Neil deGrasse Tyson
I’m Alan Alda and this is Clear and Vivid, conversations about connecting and communicating
Neil: You know that there’s certain foundational pop culture knowledge that almost all of us carry with us, okay? It’s a pop culture scaffold. What I do, is I roll that scaffold in and I say, all right, let me try to clad the scaffold, let me clad that with the science I’m trying to communicate with you. I embed familiar things with the unfamiliar, and then you have a comfort level with the new information that I’m trying to communicate.
Neil de Grasse Tyson is an astrophysicist who has brought the heavens to earth for millions of people around the world. For years, he’s been able to communicate with us about the universe in ways that make the mystery of the cosmos clear and vivid enough for people like me to be both awed and delighted. I was really curious to know how he did it.
Alan: 00:00 Neil, I’m so glad you’re on the show. This is really terrific because, you know, I don’t communicate science. My job is to help scientists tell their story. But you’re a real scientist and a real communicator.
Neil: 00:13 Okay.
Alan: 00:13 So you are in deep trouble.
Neil: 00:17 Well I assure you, your job is secured because there’s plenty of folks who want it who want to ultimately learn science and then try to share it with those who want to know about it. So you’ve got to keep at it with the institute in Long Island at Stony Brook. That’s a first of its kind by my read.
Alan: 00:37 Maybe. I don’t really know, but we trained, not only in the States but around the world, over 12000 scientists and doctors now. We’re really making progress. But, do you have a theory of communication? What’s your engine, as you explain the science to the rest of us?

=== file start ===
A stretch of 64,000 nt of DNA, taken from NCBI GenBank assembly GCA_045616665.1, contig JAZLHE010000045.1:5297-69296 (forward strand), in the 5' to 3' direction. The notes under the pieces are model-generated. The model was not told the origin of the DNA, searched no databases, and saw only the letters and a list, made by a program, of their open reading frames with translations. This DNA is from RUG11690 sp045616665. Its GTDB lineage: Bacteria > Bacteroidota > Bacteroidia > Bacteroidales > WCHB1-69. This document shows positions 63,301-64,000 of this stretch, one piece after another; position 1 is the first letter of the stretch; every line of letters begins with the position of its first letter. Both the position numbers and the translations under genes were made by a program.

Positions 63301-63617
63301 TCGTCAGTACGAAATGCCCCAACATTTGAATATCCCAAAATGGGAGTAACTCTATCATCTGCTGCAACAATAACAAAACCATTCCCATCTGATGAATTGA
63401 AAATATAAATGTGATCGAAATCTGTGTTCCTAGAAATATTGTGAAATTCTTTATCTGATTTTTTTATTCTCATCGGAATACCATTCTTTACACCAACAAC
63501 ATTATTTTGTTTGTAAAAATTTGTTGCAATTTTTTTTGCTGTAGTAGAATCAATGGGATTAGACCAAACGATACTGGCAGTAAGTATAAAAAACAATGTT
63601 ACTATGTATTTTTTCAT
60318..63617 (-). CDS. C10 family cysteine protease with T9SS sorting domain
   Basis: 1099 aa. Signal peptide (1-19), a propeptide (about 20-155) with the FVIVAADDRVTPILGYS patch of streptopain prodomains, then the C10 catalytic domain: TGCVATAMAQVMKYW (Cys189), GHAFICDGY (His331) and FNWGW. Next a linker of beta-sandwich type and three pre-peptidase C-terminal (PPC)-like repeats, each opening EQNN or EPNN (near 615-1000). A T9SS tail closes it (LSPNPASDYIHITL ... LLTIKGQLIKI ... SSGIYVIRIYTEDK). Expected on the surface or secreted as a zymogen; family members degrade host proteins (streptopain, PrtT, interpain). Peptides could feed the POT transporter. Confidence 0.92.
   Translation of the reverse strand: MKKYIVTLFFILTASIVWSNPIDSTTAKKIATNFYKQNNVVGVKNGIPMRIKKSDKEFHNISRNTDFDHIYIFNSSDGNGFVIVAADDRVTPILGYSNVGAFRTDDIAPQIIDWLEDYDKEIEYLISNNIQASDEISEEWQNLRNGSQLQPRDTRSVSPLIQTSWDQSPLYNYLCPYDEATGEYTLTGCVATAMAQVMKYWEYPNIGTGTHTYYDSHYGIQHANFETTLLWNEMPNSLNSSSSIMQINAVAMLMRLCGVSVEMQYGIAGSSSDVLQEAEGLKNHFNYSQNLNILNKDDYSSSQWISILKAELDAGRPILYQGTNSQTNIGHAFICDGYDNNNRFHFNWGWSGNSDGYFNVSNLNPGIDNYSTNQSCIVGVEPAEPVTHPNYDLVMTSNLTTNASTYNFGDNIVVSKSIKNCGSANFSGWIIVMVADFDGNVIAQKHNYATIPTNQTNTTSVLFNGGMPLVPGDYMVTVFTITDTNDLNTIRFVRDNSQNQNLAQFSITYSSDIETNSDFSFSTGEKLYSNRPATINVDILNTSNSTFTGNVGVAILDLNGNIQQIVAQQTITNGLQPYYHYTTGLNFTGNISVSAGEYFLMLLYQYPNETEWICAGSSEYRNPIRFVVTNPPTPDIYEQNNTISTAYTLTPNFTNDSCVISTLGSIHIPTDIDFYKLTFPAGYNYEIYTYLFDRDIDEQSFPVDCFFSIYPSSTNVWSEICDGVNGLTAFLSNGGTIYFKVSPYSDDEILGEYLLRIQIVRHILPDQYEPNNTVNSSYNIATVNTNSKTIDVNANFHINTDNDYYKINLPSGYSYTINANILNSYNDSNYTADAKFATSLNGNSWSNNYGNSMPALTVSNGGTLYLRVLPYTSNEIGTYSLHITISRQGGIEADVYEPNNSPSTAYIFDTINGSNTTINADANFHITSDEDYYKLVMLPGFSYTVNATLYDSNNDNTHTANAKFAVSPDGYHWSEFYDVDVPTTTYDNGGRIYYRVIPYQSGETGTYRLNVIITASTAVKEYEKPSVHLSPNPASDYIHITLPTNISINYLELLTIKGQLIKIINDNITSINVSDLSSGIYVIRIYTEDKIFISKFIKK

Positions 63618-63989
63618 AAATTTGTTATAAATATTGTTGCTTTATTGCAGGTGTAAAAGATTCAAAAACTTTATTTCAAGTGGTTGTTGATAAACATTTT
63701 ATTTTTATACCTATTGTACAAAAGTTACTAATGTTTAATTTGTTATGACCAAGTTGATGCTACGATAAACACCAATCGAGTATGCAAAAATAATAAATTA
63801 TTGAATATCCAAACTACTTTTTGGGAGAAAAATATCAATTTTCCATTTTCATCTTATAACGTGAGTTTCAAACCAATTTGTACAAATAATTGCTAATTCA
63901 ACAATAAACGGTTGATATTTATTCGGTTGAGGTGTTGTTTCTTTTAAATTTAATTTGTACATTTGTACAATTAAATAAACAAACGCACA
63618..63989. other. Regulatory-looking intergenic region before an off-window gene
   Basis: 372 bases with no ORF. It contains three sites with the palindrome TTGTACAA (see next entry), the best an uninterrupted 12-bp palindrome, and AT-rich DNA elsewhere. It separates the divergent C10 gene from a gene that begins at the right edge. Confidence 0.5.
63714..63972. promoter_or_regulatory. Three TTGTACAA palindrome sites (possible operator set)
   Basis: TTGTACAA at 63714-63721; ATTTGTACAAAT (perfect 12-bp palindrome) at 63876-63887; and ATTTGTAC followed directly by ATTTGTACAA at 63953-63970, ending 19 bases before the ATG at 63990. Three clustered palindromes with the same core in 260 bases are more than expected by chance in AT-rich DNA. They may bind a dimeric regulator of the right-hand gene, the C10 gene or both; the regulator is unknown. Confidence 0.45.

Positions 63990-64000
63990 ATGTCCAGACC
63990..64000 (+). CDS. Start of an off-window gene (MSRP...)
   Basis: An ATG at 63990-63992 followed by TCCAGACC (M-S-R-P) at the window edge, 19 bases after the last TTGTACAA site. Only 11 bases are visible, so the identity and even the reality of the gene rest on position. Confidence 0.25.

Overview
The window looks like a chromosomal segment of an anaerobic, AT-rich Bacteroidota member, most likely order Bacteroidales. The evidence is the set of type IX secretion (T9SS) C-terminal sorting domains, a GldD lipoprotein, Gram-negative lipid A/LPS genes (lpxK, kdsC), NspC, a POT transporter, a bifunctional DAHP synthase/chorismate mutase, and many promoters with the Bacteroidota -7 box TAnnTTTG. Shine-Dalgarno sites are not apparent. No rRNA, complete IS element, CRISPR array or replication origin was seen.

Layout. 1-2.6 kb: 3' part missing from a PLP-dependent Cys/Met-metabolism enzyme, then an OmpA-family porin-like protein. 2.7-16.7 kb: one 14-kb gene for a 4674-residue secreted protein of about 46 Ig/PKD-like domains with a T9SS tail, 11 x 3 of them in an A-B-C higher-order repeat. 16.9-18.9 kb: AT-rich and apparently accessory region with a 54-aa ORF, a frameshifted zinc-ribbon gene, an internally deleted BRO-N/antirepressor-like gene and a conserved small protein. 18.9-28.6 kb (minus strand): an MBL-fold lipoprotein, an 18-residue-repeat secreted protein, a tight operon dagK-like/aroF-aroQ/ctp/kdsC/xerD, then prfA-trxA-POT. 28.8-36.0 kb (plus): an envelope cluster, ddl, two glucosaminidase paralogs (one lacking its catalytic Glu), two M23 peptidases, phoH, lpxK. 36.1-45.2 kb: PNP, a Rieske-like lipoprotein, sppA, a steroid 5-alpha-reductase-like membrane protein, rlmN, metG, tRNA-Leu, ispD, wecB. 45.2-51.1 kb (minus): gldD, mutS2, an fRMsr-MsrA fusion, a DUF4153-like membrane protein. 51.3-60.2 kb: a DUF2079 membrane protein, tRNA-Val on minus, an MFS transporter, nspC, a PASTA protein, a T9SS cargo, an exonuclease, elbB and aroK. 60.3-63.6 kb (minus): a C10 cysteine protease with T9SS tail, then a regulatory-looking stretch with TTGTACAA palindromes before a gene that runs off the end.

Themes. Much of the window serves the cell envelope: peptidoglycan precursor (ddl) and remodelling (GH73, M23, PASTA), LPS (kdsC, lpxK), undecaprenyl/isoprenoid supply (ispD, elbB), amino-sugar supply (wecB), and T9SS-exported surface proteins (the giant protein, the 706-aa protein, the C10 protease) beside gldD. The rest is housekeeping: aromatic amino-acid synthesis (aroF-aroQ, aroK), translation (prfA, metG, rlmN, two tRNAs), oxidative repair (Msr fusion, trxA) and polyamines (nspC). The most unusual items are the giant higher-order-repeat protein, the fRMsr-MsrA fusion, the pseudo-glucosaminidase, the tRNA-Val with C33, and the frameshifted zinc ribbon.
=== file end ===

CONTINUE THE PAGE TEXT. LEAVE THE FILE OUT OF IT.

Neil: 01:18 That’s a great word to use, engine. I like that. What I figured out, not on purpose, it just kind of descended upon me. When you speak to people, if you pay attention to their attention span while you’re speaking to them, there’s a lot to learn from it. Do their eyes drift? Do they look sleepy? Do they still turn slightly away from you because they want to keep walking and you have stopped them in the street? Their body cues that are hugely informative if you cue on them. Do their eyebrows raise up? Is their mouth agape? Do they ask another question? This should be indicators to you on how successful or not
Alan: 02:06 You know what’s funny?
Neil: 02:07 What? And the title of your book. What was it …
Alan: 02:11 What … If I Understood You, Would I Have This Look on My Face?
Neil: 02:13 Thank you.
Alan: 02:14 Not only that. This is why we teach improvisation to start our classes in communication. Because the improv exercises get you accustomed to doing exactly what you’ve just said, to pay attention to the other person. You get so much information from their face and their body.
Neil: 02:37 And they’re not even knowingly doing that. It’s just autonomic. If you’re feeling good, you express it. We’re emotional creatures, and so you can definitely cue into that.
Neil: 02:58 So you start there, but then I noticed, I have a difficult concept that I think I’m in a groove and it’s not connecting.
Alan: 03:23 So what happens?
Neil: 03:24 So then I got to pull out the pop culture scaffold.
Alan: 03:27 There’s a bit of jargon you retain though, right?
Neil: 03:32 Yeah. You take notes on this one.
Alan: 03:34 What kind of scaffold?
Neil: 03:35 Okay, it’s a pop culture scaffold. Here’s how I think about, this is metaphorically described here. Everybody knows most of what comprises a pop culture scaffold. You’ve heard of the Pope, you know who Donald Trump is, you know Beyonce. Even if you don’t buy her music, you’ve heard of her. You’ve heard of the Kardashians. You know that there’s certain foundational pop culture knowledge that almost all of us carry with us, okay? What I do, is I roll that scaffold in and I say, all right, let me try to clad the scaffold, because you already have the core knowledge of it, let me clad that with the science I’m trying to communicate with you.
Alan: 04:22 Like what? What would be an example of that?
Neil: 04:24 Okay. I’m trying to describe to you the Coriolis force. This is a little obscure, all right?
Alan: 04:33 The Coriolis force is so connected to the idea that if you go below the equator your toilet runs backwards or something like that.
Neil: 04:41 They wouldn’t say it runs backwards, they’d say it runs forward.
Alan: 04:44 They don’t know what’s going on up north.
Neil: 04:45 You recited sort of the comical version of that, one step across the equator-
Alan: 04:53 Water swirls down the hole in the opposite direction from what we’re accustomed to over here.